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You asked: What is happening with the proposed 26-storey development at Martha/Lakeshore?


No decisions have been made on this application. Staff and council did not support the proposal and it was appealed to the Ontario Municipal Board. The board held hearings in February and July and has not yet released its decision in the matter.

As soon as the decision is released by the board, I will let residents know.

For background on this proposal, in the search tab (top right) search for articles by entering “Martha” or follow this link: Martha/Lakeshore

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9 thoughts on “You asked: What is happening with the proposed 26-storey development at Martha/Lakeshore?”

  1. Nothing above low rise condos for the downtown core!!! If you are wanting to use Brant Street as the “downtown” area, then keep putting these high rises everywhere and you will have RUINED THE DOWNTOWN look and atmosphere with more “for rent” signs that what will be occupied. The so-called “downtown” will then only be known as Brant Street! Many cities have towered their downtowns and it has been a “failure”, never to be reversed once completed. Please put the greed of $$$$$ aside and do what is right!

  2. Only attended the November 2nd meeting. Disappointed on many fronts. Why wouldn’t the City have forced the Builders architect to show a street scape of a 12 story building with a best possible exterior. A plain vanilla grayish drawing was all we saw. Of course the sought after 23 storey looked fabulous against seeing a basic layout a high school draftsman could have drawn up.

    Secondly the theme of Affordable Housing was being presented not as a necessity but simply to pander to anyone that couldn’t afford to live in the high cost downtown district. It is not realistic as the Mayor rightly pointed out.

    The corner of Brant and James on the NE corner has been an eyesore for years. 7 retail units face Brant. Look at what is there. A comic book store, a middle eastern theme store, a unit that has never had any tenant very long ( empty as it usually is). The insurance company and the Centro along with LA Costa are the only viable looking units. Offices? The land owner developer is their own tenant above LA Costa. North side on James is really an eyesore.

    To say that there will be a loss of retail/office space is not even a progressive comment. A new building in that location will attract a better tenant and higher pricing. All a big improvement.

    Lastly why doesn’t anyone talk about property Tax revenue? Based on 169 units along with retail/office taxes the Nov 2nd meeting could have easily presented what that number would be. At least $1.2 million p.a. windfall to reducing everyones taxes? Doubtful. The City could offer land for affordable housing to be built from this revenue stream. Obviously not downtown but there are land banks all over the west end of Burlington.

    As with most meetings it isn’t what was said but what wasn’t said. The Planning Meeting could have covered more background that showed what is possible. The decision needed more details.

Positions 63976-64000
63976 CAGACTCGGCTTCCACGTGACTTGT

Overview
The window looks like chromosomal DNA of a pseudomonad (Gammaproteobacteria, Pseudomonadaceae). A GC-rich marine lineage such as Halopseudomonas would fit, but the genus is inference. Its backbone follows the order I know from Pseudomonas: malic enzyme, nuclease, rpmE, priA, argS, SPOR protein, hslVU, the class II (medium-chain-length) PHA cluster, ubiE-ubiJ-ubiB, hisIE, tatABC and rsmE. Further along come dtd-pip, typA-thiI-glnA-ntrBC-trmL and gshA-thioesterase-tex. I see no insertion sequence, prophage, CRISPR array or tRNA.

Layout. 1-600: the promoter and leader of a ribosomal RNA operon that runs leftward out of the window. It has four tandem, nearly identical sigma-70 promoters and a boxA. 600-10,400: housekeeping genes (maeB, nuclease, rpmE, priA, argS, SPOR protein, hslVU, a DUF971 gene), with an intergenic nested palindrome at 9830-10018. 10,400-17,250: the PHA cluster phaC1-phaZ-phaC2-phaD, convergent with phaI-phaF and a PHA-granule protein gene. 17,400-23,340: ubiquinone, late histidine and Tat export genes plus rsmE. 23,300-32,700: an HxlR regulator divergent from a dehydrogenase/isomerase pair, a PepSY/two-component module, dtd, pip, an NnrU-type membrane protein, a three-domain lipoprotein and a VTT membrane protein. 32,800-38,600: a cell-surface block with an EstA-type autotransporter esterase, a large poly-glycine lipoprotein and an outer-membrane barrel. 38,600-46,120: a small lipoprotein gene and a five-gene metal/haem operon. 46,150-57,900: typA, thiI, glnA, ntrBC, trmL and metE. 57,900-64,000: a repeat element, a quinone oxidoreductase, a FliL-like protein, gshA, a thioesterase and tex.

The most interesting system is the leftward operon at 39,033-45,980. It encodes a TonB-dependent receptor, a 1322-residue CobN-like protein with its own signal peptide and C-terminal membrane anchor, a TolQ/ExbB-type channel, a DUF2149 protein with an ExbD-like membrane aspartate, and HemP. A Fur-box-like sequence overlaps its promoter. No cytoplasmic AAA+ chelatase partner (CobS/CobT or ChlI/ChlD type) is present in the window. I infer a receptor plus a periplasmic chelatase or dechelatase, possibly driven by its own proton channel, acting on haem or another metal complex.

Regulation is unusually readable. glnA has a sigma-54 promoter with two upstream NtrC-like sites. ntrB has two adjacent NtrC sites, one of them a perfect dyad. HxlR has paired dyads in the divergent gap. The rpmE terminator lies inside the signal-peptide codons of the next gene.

3. I think that developers have recognized that the door is open to any height and density proposal. Developers now see the opportunity to create a smaller version of Toronto with high-rise buildings blocking the waterfront, casting huge shadows, creating wind tunnels and straining the inadequate infrastructure. Meanwhile, we have the same roads that were here 60 years ago, a Council and City that is pushing for road diets and a dated public transit system that doesn’t reflect the needs of today’s ridership.

  4. Sorry i wont be there. I am at the 2nd annual Andie’s Pumpkin Patch-Lions Optimist Park – Martha and New St. Am sure great objections will be presented to this crazy suggested 23 storey building.

  5. I totally agree with Michael Jones. Many people who have enjoyed living downtown are now moving. A friend is moving out of the downtown “because it has become too noisy, too congested and too much traffic.

  6. I live at least a 5 minute walk to downtown .. I should not have a have a shadow cast (littorally) on my house from this development…congestion already downtown…all with some possible, maybe, well sort of promises for tradeoffs and so called benefits of affordable housing. Build an appropriate sized building. If I want to live downtown Toronto, i will move. Don’t bring it here.

    1. I agree. I think there a place for these high rises and it should not be along the lakeshore. The density in this town will become too much for our parking and infrastructure to handle. 23 storeys was approved last night in city council meeting for the Brant and James (Celli’s restaurant) block. The next approval will be the south block that houses the old Elizabeth Interiors and Kelly’s Bake Shoppe. Let’s make those two the ONLY high rises of this height.

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Marianne Meed Ward

Marianne Meed Ward

A Better Burlington began in 2006 after my neighbours said they felt left out of city decisions, learning about them only after they’d been made. As journalist for 22 years, I thought “I can do something about that” and a website and newsletter were born. They’ve taken various forms and names over the years, but the intent remains: To let you know what’s happening at City Hall before decisions are made, so you can influence outcomes for A Better Burlington. The best decisions are made when elected representatives tap the wisdom of our community members, and welcome many different perspectives.This site allows residents to comment and debate with each other; our Commenting Guidelines established in 2016 aim to keep debate respectful. Got an idea or comment you want to share privately? Please, get in touch:

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